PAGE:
N.S. women are making ‘pussyhats’ to stand up to Trump
A sea of pink will be rallying for women’s rights on Saturday
January 18, 2017, 12:36 am ASTLast Updated: January 23, 2017, 5:54 pm
Halifax women are eager to get their pussyhats on.
The municipality will host one of the sister marches for the Women’s March on Washington, on Saturday, Jan. 21 in front of Halifax City Hall. The international march falls on the day after Donald Trump’s inauguration, when he becomes the 45th president of the United States.
“People say ‘that’s the States, there’s nothing that we can do about here,’” says Dawn Ferris, a co-chair of the event in Halifax. “Yes, he’s going to be president but his hatred, his rhetoric of division, his fear mongering, we need to make sure that doesn’t come to Canada. Our culture is inundated with American culture.”
The Halifax event has been changed from a march to a rally, to ensure that anyone with a mobility issue is able to participate.
Local women are also joining women in the United State by crocheting and knitting pink toques with cat ears to visually represent their support at the rally. They call the headwear the “pussyhat.”
The hat is meant to be a stand against Trump’s “grab them by the pussy” quote. The quote, which was said by Trump in 2005, surfaced in a video shared by the Washington Post weeks before the presidential election. The president-elect dismissed the furor over his remarks, arguing that they were just “locker room banter.”
Donna MacGregor, a Pictou County resident who has crocheted eight hats for the rally, has four words for why the event is important to her: “because I’m a woman.”
“I think that women need to raise and use their voices,” she adds. “This is the perfect way to do it.”
MacGregor is one of seven New Glasgow women crocheting for the pussyhat project. She has had to retrain herself on how to crochet for the event because she wanted to be involved in the creating process. MacGregor has also arranged for the Pictou County Resource and Sexual Assault Centre to become a drop-off point for anybody who wants to donate more pussyhats. She hopes to collect and bring at least 100 hats with her, from New Glasgow to Halifax, for the rally.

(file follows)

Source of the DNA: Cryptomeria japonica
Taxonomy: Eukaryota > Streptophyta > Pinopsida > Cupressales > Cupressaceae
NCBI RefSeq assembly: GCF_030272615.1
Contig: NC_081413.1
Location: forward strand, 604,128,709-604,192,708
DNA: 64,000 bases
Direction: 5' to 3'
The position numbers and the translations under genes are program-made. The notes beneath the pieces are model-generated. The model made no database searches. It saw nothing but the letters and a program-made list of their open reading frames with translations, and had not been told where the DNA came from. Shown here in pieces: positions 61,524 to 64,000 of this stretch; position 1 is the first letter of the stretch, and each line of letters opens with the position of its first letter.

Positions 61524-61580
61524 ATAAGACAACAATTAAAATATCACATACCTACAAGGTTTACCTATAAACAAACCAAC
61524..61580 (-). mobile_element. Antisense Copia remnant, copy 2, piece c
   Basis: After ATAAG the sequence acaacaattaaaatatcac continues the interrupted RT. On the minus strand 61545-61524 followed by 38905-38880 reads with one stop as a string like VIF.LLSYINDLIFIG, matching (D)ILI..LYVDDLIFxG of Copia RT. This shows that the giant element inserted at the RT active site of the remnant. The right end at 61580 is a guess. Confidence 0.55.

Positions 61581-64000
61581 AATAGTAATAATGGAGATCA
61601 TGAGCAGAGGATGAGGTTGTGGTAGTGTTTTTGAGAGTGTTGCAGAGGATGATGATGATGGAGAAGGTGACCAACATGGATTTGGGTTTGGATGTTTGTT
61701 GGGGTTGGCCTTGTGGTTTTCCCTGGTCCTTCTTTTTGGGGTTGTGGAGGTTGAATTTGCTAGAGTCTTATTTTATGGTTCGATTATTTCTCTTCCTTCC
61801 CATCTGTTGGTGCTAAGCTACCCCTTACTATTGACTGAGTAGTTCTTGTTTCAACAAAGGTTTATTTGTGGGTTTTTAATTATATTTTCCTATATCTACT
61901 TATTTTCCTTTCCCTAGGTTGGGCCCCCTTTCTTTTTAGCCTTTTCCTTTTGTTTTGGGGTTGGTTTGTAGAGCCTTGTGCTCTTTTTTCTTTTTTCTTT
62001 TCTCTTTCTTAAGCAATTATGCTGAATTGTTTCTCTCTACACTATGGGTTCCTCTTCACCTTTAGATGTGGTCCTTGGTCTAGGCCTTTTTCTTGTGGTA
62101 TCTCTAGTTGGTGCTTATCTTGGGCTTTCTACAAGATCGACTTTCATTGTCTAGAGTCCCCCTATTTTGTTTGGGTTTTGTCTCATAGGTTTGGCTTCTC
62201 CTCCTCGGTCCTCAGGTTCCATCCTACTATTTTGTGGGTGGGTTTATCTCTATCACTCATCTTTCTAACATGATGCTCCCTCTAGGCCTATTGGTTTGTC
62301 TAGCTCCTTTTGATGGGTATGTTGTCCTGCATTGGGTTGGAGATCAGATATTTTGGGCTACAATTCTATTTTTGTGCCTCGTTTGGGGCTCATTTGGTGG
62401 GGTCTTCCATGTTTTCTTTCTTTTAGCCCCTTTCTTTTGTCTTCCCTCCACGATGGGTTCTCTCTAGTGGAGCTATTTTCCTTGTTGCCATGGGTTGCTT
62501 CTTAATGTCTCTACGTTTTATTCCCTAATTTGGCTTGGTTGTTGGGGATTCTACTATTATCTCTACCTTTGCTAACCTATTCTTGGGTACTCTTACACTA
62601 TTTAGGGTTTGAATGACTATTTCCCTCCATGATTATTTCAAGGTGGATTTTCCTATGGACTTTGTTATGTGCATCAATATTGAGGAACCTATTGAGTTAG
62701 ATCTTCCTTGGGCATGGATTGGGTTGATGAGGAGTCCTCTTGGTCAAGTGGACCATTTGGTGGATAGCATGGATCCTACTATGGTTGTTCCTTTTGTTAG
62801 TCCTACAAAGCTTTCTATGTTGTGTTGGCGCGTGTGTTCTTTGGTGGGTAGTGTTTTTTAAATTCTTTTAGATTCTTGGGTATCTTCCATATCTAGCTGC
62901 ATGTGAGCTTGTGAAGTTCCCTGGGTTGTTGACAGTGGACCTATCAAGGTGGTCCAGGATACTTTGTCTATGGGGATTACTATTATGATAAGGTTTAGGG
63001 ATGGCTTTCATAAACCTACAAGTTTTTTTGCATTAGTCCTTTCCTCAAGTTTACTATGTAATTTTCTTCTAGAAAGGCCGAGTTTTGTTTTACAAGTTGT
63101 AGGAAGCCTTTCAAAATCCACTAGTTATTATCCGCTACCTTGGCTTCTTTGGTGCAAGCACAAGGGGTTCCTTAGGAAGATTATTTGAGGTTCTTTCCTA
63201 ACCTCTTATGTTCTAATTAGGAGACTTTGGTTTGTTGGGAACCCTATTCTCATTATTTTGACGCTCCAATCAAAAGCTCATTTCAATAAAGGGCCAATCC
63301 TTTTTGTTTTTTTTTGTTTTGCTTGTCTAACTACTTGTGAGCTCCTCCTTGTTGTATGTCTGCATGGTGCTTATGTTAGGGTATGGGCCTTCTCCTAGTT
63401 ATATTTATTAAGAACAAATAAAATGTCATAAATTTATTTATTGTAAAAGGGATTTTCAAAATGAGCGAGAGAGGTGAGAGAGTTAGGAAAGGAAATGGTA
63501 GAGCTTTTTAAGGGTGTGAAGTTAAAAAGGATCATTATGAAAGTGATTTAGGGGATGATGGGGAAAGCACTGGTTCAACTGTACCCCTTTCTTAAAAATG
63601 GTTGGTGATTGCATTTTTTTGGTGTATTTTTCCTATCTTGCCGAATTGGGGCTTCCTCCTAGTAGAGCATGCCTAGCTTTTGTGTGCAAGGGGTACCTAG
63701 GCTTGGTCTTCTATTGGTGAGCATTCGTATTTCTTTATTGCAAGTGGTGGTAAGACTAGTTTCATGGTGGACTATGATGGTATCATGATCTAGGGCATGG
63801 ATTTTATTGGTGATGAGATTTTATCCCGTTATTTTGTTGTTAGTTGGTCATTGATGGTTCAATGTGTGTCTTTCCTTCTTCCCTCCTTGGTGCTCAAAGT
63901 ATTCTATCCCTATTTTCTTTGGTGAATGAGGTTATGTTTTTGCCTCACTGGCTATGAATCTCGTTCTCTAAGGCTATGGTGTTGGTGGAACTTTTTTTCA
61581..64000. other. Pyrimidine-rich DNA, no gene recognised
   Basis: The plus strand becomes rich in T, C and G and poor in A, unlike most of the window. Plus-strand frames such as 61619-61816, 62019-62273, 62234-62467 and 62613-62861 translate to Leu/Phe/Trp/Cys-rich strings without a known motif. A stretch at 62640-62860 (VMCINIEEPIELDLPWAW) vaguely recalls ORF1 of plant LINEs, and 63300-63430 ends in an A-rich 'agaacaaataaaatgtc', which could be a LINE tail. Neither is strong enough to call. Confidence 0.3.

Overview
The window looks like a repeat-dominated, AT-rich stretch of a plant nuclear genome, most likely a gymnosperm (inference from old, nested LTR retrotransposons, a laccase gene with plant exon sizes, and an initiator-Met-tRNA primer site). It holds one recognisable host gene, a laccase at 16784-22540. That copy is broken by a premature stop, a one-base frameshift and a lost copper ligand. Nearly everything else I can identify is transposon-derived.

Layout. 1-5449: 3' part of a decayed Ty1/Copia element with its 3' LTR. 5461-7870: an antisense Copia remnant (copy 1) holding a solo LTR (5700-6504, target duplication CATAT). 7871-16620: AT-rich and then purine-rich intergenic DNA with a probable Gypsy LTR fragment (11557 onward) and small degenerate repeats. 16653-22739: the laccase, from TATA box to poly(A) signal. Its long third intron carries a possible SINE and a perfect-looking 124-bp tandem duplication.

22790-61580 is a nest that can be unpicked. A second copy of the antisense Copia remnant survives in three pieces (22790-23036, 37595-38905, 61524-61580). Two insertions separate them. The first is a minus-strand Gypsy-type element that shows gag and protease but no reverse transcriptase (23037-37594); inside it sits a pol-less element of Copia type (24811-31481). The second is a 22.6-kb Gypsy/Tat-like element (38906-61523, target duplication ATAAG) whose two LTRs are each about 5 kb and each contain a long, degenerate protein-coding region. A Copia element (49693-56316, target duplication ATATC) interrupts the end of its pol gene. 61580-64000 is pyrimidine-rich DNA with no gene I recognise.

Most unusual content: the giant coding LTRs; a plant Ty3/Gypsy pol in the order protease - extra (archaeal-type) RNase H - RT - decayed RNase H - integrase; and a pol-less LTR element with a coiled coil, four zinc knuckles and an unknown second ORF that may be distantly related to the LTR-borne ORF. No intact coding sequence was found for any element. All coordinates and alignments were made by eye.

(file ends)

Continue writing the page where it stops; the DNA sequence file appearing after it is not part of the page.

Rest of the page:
“I thought that could be something that I could do here in my own community and for people who may not be able to make it to Halifax,” says MacGregor. “They can still be involved.”
The pussyhats will be given away for free at the rally and the receivers may spot a special surprise inside. Included inside the hat are little printed cards. It says the creator’s name, address and a feminist issue that they stand up for.
“You don’t know who may end up with the hat,” says MacGregor. “With the ability to be able to contact the person who made it, well, I think that’s a nice personal touch. It may make a difference.”
Across the border, a 54-year-old woman with plans to attend the D.C. march is still waiting for her pussyhat to arrive from Etsy in the mail.
“This march is serious,” says Gwen Ware, of Greensboro, North Carolina.“It’s not about us going there and wearing tutus and fairy wings. It’s a serious message, but the hats are a little fun element.”
Ware is a first time marcher. She is taking a five-hour bus to Washington for the march, which is organized by the College Park Baptist Church. Ware later discovered that her town was hosting a march of their own and was surprised to hear that other cities, like Halifax, were hosting sister marches around the world.
“It’s nice to see women from all over joining together in solidarity,” she says. “That’s the best thing we can do right now.”
Ware says the march is important to her because she remembers a time when she wasn’t allowed to wear pants to school, or how she hadn’t been around people of colour until she was in the second grade.
“I don’t want to see it go back to that,” says Ware. “It’s going to take women standing up and saying ‘We are here. This is going to happen.’”
Ware says that she sees the march as a reminder for young women: women who haven’t known a time where they weren’t granted the freedom to work outside their home, to their reproductive organs or to vote. She says that women haven’t reached complete equality, yet, but that they are afforded a lot more than when she was young.
“It’s not a political thing — it is, but it isn’t,” she adds. “It’s … a reminder to take a stand; we’re not going backwards.”
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